The tracks for very high currents must be well sized with sn-pb plating. The wire that enters in the current to voltage converter must be at least 2.5sqmm. All the wires from/to power supply and from/to battery must have at leat a copper area of 2.5sqmm and the terminal with a banana plug of 4mm with a current rating of 32A.

The connectors with multiple pins have the pin number one with a square pad. The ICs sockets have to be depopulated for the pins that have no hole on the PCB area.

The serial port should be connected to a DEM9P connector (D type connector exactly equal to the one present on the PC rear side) and for this the TX wire should be connected to the pin number 3, the RX pin to pin 2 and GND to pin 5. With this pin assignment the PC connection is done using a 3-wire, 2 and 3 pins twisted, serial cable.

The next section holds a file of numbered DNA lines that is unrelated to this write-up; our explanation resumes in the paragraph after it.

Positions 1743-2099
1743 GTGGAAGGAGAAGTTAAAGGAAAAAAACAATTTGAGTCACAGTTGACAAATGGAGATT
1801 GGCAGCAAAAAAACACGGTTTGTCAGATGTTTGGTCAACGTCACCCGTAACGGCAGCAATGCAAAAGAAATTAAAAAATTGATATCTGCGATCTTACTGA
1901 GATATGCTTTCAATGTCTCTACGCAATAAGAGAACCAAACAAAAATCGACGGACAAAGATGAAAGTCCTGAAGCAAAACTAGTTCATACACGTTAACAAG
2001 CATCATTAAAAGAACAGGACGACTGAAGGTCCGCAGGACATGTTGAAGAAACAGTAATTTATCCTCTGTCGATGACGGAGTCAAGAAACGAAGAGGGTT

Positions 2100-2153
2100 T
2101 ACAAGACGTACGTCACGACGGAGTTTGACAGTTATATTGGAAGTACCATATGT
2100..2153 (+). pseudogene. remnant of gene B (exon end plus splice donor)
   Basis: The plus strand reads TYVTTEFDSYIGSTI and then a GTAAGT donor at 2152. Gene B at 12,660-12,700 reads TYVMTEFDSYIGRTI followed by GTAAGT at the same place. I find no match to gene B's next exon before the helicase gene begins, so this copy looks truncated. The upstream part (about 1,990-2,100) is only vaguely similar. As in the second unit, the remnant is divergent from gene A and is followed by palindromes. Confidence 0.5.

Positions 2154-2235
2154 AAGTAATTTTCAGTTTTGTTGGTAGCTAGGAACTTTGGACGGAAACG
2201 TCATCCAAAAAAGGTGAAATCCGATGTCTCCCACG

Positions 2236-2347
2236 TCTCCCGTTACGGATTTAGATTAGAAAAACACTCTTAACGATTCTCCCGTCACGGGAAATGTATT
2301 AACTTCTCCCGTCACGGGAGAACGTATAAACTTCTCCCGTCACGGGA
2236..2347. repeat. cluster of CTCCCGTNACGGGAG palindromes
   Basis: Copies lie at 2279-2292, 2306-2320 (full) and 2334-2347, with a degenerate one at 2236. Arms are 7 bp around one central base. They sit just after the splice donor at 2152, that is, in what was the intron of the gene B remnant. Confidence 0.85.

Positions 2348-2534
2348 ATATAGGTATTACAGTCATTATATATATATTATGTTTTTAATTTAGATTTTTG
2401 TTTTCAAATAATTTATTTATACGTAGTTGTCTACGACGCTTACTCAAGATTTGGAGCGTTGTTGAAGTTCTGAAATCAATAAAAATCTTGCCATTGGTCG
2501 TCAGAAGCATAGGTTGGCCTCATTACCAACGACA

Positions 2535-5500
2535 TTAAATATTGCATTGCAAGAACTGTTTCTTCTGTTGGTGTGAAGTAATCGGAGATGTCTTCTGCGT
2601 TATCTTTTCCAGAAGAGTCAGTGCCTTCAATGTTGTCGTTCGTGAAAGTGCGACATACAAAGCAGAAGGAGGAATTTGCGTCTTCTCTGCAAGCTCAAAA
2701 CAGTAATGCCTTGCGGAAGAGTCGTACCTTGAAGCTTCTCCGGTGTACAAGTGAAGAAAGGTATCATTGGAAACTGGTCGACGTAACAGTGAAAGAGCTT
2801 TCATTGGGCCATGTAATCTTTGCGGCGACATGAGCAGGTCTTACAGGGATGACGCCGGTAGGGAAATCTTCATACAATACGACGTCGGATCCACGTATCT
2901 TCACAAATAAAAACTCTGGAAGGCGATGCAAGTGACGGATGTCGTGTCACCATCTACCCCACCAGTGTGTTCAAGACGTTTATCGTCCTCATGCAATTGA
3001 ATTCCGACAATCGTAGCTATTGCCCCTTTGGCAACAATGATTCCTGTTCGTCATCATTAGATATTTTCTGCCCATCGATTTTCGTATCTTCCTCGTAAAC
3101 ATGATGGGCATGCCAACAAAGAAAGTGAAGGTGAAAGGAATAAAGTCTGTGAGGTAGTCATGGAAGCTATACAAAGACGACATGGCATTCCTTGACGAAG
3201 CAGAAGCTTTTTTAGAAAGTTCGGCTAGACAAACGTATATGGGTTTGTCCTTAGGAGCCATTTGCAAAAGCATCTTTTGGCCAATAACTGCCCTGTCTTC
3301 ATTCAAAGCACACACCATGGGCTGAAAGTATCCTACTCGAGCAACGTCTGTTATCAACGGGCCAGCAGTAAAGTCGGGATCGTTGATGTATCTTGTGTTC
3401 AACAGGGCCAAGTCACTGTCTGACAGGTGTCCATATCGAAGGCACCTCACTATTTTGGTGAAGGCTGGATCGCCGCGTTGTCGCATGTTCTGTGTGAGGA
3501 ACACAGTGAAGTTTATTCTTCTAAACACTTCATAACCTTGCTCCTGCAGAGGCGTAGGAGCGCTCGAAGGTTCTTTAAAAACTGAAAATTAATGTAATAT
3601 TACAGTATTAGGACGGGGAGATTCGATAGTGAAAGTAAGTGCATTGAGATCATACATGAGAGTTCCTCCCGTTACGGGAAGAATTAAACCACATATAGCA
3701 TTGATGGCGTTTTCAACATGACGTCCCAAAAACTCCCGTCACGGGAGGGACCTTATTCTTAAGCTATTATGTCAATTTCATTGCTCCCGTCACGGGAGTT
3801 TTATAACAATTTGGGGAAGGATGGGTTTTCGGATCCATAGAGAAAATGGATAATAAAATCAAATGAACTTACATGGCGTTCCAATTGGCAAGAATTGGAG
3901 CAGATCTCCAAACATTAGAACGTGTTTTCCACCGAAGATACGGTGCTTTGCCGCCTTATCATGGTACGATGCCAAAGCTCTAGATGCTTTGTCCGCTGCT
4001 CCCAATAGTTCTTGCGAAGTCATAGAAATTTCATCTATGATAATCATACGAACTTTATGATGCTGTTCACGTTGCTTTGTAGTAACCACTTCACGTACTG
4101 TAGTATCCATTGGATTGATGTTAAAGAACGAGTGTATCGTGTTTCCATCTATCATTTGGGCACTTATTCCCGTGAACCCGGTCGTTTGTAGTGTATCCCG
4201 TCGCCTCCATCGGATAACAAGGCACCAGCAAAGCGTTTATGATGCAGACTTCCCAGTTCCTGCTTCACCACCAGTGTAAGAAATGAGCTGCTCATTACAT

Note that the cooler is connected to the P-channel and N-channel mosfet drain pin, with a good effect on the interconnection resistance, but with the disadvantage of a cooler potential equal to the battery pack.



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BCH_Battery_charge_sw.zip
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BCH_Battery_discharge_sw.zip
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BCH_Set_parameters_sw.zip
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BCH_material_list.txt
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BCH_monitor_sw.zip
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BCH_pic.zip